Way of the Peaceful Warrior : A Book That Changes Lives, Paperback

Way of the Peaceful Warrior : A Book That Changes Lives Paperback

3 out of 5 (10 ratings)

Information

  • Format: Paperback
  • Pages: 240 pages
  • Publisher: H J Kramer
  • Publication Date:
  • Category: Psychology
  • ISBN: 9781932073201

£11.99

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Reviews

Showing 1 - 5 of 10 reviews.

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Review by
4

Great Spiritual ideas told in a wonderful story form.

Review by
3

Millman's book - Way of the Peaceful Warrior - follows the journey and development of the protagonist (Millman himself) as he undergoes a spiritual transformation and "self-realization". Millman uses a mysterious teacher character, Socrates, to convey life's important lessons. The plot is very straightforward - it is a standard quest-for-knowledge. Think of the movie, The Karate Kid, and you get the gist of the plot.It's important that you read the book as an allegory and is only meant to be read semi-literally. This is important because Millman's writing is very rough at times, the dialogue made me cringe, and there are random moments of misogyny. Also, Millman throws in various supernatural events, which gave me a few "Huh?" moments. Towards the end, the book feels like Millman tried to pick up the pace of the novel, which felt ackward given the pace of the first three quarters of the book. So, minus two stars for the bad writing.Once you can see through the poor dialogue and supernatural events, you can pull out the lessons that Millman is trying to convey:- Take care of your health and eat well. Your body will reward you.- Avoid stress and use anger positively. Meditation is a good tool.- Don't fuss over the past; it's done. Learn and move on.- Don't fuss over the future; it's too unpredictable.- Go all-in or don't play at all. Moderation is for bores.- Life is a journey to understand yourself and in doing so, understand your own way to happiness.- Live for now and enjoy the present; be aware and avoid passive understanding.To the informed reader, this novel doesn't really express anything new or ground-breaking; it just bundles some basic advice nicely in a story that is easily read by most Americans. I didn't find this novel life-changing or phenomenal or great but rather a simple suggestion of ways to achieve happiness. Overall, I enjoyed reading the book and thinking about Millman's suggestions but it did not live up to the hype.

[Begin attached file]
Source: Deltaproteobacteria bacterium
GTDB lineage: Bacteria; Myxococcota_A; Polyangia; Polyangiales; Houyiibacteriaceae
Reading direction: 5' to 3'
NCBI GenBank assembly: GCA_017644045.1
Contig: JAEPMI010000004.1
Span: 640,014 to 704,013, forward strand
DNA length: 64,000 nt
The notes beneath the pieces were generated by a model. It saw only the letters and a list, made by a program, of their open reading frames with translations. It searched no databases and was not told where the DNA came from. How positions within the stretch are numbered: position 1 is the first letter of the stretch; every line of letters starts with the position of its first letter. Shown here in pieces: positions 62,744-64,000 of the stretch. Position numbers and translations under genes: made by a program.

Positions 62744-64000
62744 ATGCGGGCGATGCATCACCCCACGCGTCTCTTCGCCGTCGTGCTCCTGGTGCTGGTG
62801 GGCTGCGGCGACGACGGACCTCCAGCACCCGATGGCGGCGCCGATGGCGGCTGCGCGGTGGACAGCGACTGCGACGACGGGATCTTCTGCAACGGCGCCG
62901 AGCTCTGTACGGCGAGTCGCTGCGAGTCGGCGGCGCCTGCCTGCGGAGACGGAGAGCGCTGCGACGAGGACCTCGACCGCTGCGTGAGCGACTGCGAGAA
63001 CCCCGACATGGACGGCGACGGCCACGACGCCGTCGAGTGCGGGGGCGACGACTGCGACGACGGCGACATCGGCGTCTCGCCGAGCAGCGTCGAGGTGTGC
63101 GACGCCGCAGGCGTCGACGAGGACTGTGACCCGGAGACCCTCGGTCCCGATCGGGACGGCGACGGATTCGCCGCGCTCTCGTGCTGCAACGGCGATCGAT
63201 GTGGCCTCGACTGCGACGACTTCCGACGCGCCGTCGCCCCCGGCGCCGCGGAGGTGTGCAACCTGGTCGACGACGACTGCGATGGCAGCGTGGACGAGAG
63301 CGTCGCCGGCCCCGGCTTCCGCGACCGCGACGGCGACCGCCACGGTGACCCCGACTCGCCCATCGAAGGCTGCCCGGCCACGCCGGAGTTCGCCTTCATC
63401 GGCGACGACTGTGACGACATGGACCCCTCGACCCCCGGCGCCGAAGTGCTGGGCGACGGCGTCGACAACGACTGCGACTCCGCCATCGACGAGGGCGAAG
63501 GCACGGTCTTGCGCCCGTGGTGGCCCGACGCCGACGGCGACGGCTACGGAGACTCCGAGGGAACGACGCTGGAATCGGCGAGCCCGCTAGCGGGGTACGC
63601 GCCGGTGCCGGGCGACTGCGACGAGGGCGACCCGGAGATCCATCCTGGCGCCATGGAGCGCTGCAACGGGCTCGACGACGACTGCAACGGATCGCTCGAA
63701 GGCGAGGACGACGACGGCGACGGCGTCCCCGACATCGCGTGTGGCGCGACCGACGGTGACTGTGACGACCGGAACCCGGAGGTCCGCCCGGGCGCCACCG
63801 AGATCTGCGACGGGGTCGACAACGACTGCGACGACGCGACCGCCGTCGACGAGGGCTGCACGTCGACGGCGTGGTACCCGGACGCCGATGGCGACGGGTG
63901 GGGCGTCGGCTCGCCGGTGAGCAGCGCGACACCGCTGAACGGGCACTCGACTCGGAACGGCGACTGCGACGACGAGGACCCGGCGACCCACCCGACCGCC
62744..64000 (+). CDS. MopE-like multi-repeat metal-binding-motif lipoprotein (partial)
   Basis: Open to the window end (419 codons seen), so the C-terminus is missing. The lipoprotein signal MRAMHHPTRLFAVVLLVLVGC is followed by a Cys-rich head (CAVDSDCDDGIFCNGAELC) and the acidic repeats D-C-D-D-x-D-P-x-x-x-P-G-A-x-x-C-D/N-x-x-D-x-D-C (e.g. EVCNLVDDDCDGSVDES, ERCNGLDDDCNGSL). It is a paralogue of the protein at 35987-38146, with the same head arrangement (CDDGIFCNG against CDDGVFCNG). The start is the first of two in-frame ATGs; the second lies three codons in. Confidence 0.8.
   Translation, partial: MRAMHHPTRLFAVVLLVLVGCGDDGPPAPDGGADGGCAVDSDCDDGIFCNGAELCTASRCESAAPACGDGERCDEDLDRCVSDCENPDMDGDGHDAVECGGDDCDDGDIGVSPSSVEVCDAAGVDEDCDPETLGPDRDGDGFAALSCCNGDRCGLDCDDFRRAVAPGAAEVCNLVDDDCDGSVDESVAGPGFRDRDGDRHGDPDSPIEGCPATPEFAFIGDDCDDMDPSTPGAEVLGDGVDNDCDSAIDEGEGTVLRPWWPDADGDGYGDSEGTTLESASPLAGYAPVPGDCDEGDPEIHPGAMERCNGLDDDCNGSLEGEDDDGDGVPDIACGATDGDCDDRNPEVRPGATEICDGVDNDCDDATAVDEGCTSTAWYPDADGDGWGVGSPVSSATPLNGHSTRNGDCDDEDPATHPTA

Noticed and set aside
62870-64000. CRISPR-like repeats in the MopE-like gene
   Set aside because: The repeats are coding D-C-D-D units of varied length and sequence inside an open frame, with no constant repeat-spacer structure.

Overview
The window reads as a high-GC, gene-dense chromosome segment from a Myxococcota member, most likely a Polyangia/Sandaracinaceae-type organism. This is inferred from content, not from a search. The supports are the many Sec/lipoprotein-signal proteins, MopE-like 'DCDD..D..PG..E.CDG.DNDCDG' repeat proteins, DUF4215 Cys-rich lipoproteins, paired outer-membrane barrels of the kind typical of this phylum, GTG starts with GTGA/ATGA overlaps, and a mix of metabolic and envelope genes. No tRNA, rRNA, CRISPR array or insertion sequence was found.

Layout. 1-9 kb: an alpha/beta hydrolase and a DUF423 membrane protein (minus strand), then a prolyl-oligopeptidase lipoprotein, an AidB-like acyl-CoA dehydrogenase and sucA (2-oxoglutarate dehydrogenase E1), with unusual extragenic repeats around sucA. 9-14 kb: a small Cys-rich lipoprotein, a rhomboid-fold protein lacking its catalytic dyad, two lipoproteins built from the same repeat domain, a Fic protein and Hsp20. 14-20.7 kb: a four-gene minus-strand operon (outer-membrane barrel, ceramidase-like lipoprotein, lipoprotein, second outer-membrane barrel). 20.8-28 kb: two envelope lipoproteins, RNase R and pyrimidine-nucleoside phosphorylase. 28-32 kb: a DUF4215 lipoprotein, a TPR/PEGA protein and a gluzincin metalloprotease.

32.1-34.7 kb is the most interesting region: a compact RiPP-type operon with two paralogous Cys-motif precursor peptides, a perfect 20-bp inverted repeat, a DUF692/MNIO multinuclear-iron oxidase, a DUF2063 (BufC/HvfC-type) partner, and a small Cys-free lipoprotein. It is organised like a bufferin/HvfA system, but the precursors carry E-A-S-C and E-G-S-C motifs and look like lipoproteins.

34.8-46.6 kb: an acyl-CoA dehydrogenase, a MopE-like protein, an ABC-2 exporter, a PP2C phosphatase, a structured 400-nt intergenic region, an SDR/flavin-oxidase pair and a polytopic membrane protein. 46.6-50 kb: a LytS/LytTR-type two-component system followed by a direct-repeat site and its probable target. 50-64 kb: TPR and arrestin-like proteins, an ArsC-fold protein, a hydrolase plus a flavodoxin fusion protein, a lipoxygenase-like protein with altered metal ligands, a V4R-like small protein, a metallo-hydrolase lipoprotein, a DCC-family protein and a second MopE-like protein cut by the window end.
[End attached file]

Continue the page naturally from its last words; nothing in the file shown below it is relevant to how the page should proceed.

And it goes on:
Review by
2

Many of the events in this book are said to be true, but the book is fictional. Right from the start, I was yearning to hear Dan Millman's true story, not a fake one. And I never got past that. As a guide to changing lives, as the title suggests, I applaud the author's efforts to introduce spiritual elements into everyday living. An introspective way of life can be rich and rewarding, and for those searching for deeper meaning this tale points the way. Clearly, many people have found it useful. As a novel, the characters are one-dimensional and the dialog clunky and there's not much of a story. It's seems to be stuck between fiction and non-fiction with elements of both mixed together, although we don't know which is which. There doesn't seem much point in reading a fake autobiography unless it has a good story arc. Maybe if the main character's name wasn't the author's name I wouldn't have been so hung up on this. It's kind of Dan Millman's story, but not really. If it's going to be a novel, I would've been more interested in a captivating story that demonstrates spiritual growth and development rather than fictional characters telling me how to do it. However, I'd rather Dan just write a autobiography that's true. Either one would've been better than something in-between. If a reader wants to learn meditation and an introspective way of living, I'd suggest one of many good authors/teachers in Zen or Work-centered practices. Not this book. However, I gave this book 2 stars because it may lead someone to deeper study in these areas and, for that reason, it would be worthwhile.

Review by
2

Why did I feel as though I was clueless in the whole book?

Review by
4

I loved this book. It was simply written, with a very good story that kept my attention. The messages are brilliant and Dan Millman is right, this really is a life-changing book.

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